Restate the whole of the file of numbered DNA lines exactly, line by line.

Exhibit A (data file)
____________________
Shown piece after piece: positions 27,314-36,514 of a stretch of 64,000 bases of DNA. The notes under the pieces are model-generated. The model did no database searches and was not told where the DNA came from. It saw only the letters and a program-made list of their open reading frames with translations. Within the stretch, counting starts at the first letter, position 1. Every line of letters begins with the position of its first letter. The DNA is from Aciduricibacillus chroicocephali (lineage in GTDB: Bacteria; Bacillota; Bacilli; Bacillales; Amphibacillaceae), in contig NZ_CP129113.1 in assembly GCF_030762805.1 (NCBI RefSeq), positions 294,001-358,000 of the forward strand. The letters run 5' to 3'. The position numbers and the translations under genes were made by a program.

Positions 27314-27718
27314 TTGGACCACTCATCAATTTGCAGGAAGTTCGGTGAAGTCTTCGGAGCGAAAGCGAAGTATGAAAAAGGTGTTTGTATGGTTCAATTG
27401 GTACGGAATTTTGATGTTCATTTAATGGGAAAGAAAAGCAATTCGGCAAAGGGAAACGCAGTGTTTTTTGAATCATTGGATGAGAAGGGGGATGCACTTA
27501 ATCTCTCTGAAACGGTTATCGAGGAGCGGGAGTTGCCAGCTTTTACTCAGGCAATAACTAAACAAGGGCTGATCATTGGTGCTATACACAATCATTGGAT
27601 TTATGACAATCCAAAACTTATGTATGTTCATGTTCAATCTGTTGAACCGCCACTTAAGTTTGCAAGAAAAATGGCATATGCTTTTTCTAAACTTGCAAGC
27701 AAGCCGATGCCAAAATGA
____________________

Shown piece after piece: positions 27,314-36,514 of a stretch of 64,000 bases of DNA. The notes under the pieces are model-generated. The model did no database searches and was not told where the DNA came from. It saw only the letters and a program-made list of their open reading frames with translations. Within the stretch, counting starts at the first letter, position 1. Every line of letters begins with the position of its first letter. The DNA is from Aciduricibacillus chroicocephali (lineage in GTDB: Bacteria; Bacillota; Bacilli; Bacillales; Amphibacillaceae), in contig NZ_CP129113.1 in assembly GCF_030762805.1 (NCBI RefSeq), positions 294,001-358,000 of the forward strand. The letters run 5' to 3'. The position numbers and the translations under genes were made by a program.

Positions 27314-27718
27314 TTGGACCACTCATCAATTTGCAGGAAGTTCGGTGAAGTCTTCGGAGCGAAAGCGAAGTATGAAAAAGGTGTTTGTATGGTTCAATTG
27401 GTACGGAATTTTGATGTTCATTTAATGGGAAAGAAAAGCAATTCGGCAAAGGGAAACGCAGTGTTTTTTGAATCATTGGATGAGAAGGGGGATGCACTTA
27501 ATCTCTCTGAAACGGTTATCGAGGAGCGGGAGTTGCCAGCTTTTACTCAGGCAATAACTAAACAAGGGCTGATCATTGGTGCTATACACAATCATTGGAT
27601 TTATGACAATCCAAAACTTATGTATGTTCATGTTCAATCTGTTGAACCGCCACTTAAGTTTGCAAGAAAAATGGCATATGCTTTTTCTAAACTTGCAAGC
27701 AAGCCGATGCCAAAATGA